'We Are Feminist: An Infographic History of the Women's Rights Movement' is a brief, easily digestible, overview of the fight for equality across the world. As Helen Pankhurst points out in her foreword it's by no means comprehensive, but it does try to give a sense of the central achievements of feminism.
Today is one of those days when I'm really feeling my age (a stinking cold with all the attendant aching joints is really sticking the knife in), a day when I have to take myself off Twitter, and remind myself why it's a bad idea to read BTL comments on Guardian articles. A day when it seems impossible to work out where I stand in the current culture and identity wars and everything seems hopelessly complicated. The sort of day when it feels like we're going backwards.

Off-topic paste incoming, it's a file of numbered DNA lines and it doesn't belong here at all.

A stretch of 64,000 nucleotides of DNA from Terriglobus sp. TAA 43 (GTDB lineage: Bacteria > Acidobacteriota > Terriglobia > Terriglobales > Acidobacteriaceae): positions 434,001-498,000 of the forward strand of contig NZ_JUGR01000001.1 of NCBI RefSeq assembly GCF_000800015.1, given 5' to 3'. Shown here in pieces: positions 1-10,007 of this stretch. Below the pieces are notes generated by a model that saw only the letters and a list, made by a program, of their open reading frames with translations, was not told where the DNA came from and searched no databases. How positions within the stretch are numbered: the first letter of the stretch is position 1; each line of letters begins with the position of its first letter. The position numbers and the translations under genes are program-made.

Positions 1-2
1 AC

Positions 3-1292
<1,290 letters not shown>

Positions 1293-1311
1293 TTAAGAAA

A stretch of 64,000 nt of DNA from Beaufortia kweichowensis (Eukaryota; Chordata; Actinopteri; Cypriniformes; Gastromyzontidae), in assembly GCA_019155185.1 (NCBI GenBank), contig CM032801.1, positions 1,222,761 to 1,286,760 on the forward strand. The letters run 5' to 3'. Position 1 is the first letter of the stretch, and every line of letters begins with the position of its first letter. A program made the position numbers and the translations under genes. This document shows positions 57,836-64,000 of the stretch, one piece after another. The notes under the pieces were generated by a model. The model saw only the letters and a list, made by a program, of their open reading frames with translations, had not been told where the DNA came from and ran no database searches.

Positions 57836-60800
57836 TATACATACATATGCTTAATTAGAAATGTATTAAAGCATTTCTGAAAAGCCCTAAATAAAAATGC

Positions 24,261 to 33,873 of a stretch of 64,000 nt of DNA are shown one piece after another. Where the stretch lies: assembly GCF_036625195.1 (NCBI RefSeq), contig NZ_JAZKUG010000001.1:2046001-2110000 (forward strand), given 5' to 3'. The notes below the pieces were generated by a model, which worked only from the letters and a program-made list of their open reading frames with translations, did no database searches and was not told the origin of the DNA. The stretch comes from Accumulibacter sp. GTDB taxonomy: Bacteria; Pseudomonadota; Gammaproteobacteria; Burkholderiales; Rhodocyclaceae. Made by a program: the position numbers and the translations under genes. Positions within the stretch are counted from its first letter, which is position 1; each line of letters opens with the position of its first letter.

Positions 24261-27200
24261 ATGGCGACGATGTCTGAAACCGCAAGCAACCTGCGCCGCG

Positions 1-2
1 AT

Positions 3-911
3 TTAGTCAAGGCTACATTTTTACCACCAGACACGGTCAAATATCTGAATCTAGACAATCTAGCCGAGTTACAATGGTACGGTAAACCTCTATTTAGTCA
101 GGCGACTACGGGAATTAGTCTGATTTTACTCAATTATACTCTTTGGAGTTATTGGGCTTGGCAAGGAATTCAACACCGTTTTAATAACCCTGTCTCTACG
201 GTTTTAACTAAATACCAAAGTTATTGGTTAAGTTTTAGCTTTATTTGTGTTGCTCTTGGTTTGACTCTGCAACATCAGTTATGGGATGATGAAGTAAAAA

That's exactly the sort of day when it's helpful to have something that unashamedly celebrates the achievements of the 'strident' women this book focuses on. It's uplifting, and to quote Millicent Fawcett "Courage calls to courage everywhere" - there's nothing complicated about that.
Courage calls to courage everywhere is maybe the defining theme of this book. All of the women in it, however problematical some of them may now seem (it's hard to be a second wave feminist these days) are united by a thread of courage and determination. For me that's the most exciting thing here - learning a few names I haven't heard before, and can now research at more length, as well as being inspired again by figures I'm more familiar with.
There are statistics that demonstrate how far we have come, and there's a bit of political and historical context for each wave of feminism which is useful too. Altogether it might not be the most serious examination of the subject, but it's a good basic introduction - easy to follow, and with a lot of information packed into such a small format.